World Education Responds to Request for Comments on Digital Equity Act


Drawing on decades of national leadership in the adult education and digital equity space, World Education has been engaging adult education leaders and providers, immigrant service providers, and federal and state offices this past year to ensure the Digital Equity Act of 2021 (DEA) will benefit adult learners. The overwhelming majority of adult learners belong to multiple Covered Populations prioritized under the Digital Equity Act, and adult education systems have the expertise, experience, and connections to help bridge the digital divide.

In response to the U.S. Department of Commerce’s National Telecommunications and Information Administration (NTIA) Request for Comments (RFC) on the DEA, which included twenty-four questions covering all three DEA grant programs and the evaluation of grantees and State Digital Equity Plans, World Education submitted the following recommendations:

  1. States should ensure that the public comment periods for their State Digital Equity Plan drafts are fully accessible to communities by providing communications and encouraging participation in a variety of formats (paper/mail, phone, online, in-person) and languages (plain language, languages other than English). States should also provide clear, accessible summaries of their State Digital Equity Plan and its goals and anticipated outcomes, including how the plans will benefit each of the Covered Populations and address their barriers to digital equity.
  2. States should commit to meaningful opportunities for engagement and partnerships with community stakeholders beyond the public comment period to allow for ongoing feedback, assessment, and recommendations regarding State Digital Equity Plan implementation and to ensure that implementation is responsive to the ever-evolving needs of Covered Populations.
  3. NTIA should provide guidance and resources to States on designing, implementing, and sustaining a robust digital equity ecosystem at the state and local levels to strengthen and sustain the impact of State Digital Equity Plans.
  4. NTIA should establish reporting requirements and methods for grantees that explicitly include soliciting and incorporating input from those most impacted by the digital divide. For example, grantees could provide regular progress reports that include input from community members, as well as a summary of how grantees solicited this input and responded to it.
  5. NTIA should consider moving towards a nationwide alignment of digital inclusion measures. To ensure equity for all individuals, however, this standardization should not solely involve standardized testing or only focus on employment or postsecondary enrollment. Reducing digital inclusion measures to standardized testing and employment and education-focused measures can disadvantage individuals from underrepresented and marginalized communities, who may have different needs, barriers, and priorities with regard to digital equity. Instead, it is important to consider the wide range of factors and indicators that are meaningful and relevant to the communities being served.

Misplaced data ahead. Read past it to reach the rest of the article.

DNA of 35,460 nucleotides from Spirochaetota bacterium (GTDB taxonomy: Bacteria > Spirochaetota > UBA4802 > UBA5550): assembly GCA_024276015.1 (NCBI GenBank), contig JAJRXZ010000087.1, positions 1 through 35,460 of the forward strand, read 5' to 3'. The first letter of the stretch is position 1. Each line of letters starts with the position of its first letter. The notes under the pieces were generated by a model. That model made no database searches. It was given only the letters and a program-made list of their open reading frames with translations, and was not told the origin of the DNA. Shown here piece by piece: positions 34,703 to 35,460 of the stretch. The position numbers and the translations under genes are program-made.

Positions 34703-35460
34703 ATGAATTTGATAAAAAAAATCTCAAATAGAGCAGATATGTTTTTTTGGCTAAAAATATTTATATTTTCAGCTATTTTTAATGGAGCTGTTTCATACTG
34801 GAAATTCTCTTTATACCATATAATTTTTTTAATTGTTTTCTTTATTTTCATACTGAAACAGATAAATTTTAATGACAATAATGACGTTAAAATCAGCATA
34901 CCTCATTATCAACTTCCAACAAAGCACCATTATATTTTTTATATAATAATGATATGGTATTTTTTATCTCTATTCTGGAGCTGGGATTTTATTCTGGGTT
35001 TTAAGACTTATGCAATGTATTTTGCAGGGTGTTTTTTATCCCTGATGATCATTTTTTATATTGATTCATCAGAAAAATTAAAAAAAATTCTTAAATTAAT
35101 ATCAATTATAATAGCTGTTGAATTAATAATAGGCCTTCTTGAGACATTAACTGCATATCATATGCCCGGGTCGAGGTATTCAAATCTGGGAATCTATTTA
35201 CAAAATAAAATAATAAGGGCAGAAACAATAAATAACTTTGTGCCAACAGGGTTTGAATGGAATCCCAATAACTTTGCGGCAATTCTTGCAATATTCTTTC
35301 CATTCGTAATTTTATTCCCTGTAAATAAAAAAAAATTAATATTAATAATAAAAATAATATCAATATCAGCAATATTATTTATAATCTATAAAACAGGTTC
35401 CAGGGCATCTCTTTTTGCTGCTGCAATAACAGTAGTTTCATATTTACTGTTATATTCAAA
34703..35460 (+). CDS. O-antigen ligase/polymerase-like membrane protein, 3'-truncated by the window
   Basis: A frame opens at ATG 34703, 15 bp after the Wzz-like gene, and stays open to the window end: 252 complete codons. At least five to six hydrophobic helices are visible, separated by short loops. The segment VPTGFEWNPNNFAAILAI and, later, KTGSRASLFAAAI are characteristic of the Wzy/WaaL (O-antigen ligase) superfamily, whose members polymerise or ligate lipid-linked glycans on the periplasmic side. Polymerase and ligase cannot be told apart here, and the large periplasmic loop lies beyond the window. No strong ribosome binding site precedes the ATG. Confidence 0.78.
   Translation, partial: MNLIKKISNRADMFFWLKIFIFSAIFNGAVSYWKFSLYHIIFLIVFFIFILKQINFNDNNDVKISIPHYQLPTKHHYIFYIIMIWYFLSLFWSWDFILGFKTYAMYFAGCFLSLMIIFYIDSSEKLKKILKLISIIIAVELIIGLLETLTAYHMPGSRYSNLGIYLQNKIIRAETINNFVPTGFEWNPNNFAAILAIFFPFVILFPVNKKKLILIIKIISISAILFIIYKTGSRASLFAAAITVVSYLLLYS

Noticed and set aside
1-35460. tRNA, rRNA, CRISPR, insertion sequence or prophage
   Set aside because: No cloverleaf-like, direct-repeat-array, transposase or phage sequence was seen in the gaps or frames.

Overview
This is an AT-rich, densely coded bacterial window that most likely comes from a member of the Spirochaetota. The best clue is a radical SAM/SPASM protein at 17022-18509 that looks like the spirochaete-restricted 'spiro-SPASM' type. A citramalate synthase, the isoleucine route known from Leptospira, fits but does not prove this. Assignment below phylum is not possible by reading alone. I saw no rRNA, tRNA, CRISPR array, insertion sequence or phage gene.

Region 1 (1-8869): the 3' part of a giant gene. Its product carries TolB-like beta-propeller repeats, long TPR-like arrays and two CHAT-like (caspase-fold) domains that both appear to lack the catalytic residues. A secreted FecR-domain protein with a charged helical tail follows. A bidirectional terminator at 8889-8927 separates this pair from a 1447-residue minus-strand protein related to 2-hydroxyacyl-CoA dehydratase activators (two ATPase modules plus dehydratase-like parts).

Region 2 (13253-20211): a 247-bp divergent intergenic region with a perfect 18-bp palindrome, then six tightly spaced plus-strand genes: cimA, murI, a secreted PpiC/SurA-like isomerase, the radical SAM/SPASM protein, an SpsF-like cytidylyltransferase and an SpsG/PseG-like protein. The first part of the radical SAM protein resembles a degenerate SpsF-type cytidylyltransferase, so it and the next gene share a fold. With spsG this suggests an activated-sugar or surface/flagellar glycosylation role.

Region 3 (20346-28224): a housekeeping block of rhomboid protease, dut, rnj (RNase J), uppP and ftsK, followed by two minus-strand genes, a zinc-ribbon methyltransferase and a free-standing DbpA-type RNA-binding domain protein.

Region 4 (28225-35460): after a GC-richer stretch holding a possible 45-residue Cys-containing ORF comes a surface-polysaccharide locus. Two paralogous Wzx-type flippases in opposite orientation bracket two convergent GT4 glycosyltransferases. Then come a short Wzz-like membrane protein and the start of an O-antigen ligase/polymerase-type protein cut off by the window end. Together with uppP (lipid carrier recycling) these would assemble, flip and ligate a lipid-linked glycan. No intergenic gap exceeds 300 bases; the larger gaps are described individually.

6. To measure program effectiveness and effects for Covered Populations, there is a pressing need to address multiple data gaps, including 1) a need for guidance on the specific digital skill sets required for different Covered Populations and other demographics and 2) a lack of research on teaching and learning digital literacy with regard to different Covered Populations.
  7. To promote a baseline standard for digital literacy for all learners, NTIA should promote clear frameworks with defined skills progressions across different proficiency levels and around associated knowledge, skills, and attitudes. Furthermore, for any standards or frameworks promoted, NTIA should also provide guidance around addressing the differing skills, needs, and attitudes of different types of learners.

Read World Education’s full response to the Digital Equity Act RFC.

As a national leader in the adult education space, World Education infuses digital equity into all areas of our work, enabling everyone to thrive as learners, workers, and family and community members in the digital world. Learn more about our digital equity work.

This blog post was published as part of Transforming Immigrant Digital Equity (TIDE), a project of World Education. TIDE aims to serve adult immigrant and refugee English language learners equitably and holistically educating and engaging service providers, policy makers, institutional decision-makers, and advocates for re-envisioning adult education, digital equity, and immigration at the national, state, and local levels. Access TIDE’s DEA resources for adult education leaders, providers, and advocates, and contact Shirley Doan at if you are interested in engaging with us in DEA advocacy.


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